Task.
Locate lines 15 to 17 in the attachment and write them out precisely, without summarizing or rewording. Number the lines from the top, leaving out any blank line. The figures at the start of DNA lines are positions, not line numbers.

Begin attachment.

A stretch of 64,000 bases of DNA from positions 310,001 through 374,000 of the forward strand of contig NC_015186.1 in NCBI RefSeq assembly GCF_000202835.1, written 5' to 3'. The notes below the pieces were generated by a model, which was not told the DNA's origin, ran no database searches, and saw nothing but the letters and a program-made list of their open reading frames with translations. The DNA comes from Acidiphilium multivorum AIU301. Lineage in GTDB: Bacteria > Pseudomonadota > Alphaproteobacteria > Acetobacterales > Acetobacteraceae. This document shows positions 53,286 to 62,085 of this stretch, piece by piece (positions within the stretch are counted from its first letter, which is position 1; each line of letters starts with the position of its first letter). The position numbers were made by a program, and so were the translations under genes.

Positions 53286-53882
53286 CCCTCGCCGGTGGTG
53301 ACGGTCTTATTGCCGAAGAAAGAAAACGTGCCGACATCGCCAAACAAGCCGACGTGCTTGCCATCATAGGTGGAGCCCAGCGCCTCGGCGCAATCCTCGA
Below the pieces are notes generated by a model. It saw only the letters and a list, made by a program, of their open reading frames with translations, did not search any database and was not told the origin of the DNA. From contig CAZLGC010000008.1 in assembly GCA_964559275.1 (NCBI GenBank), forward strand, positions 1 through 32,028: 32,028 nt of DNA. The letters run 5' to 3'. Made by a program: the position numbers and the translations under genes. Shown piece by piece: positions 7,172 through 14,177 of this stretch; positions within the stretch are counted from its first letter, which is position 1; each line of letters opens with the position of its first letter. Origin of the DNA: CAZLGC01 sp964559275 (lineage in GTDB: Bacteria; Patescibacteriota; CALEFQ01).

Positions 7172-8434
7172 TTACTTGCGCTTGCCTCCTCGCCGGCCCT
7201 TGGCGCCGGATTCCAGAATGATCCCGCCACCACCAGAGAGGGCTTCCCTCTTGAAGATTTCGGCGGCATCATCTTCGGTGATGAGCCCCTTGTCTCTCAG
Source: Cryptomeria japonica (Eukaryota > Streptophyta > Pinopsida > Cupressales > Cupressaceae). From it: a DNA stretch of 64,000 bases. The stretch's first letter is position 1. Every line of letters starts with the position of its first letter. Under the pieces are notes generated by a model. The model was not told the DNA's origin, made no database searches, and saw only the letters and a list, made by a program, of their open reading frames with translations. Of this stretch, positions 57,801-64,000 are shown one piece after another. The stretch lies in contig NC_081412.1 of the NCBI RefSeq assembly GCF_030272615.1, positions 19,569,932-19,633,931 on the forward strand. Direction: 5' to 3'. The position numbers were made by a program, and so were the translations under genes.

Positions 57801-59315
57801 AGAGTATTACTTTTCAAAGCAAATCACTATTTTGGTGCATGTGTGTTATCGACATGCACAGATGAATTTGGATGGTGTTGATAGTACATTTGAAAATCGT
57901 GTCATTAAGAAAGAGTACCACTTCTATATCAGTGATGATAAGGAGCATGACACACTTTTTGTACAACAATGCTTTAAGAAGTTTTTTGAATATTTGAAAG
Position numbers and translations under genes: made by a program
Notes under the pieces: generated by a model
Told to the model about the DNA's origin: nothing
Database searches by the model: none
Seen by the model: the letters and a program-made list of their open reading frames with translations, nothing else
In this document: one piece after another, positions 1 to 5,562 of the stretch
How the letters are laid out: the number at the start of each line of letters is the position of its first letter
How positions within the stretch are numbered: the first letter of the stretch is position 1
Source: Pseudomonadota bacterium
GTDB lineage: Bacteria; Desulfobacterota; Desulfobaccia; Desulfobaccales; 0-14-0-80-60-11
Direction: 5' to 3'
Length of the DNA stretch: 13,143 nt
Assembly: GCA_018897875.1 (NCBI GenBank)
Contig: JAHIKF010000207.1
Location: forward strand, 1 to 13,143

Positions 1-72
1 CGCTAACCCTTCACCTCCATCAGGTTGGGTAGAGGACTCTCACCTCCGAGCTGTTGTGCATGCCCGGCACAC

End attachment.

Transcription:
Told to the model about the DNA's origin: nothing
Database searches by the model: none
Seen by the model: the letters and a program-made list of their open reading frames with translations, nothing else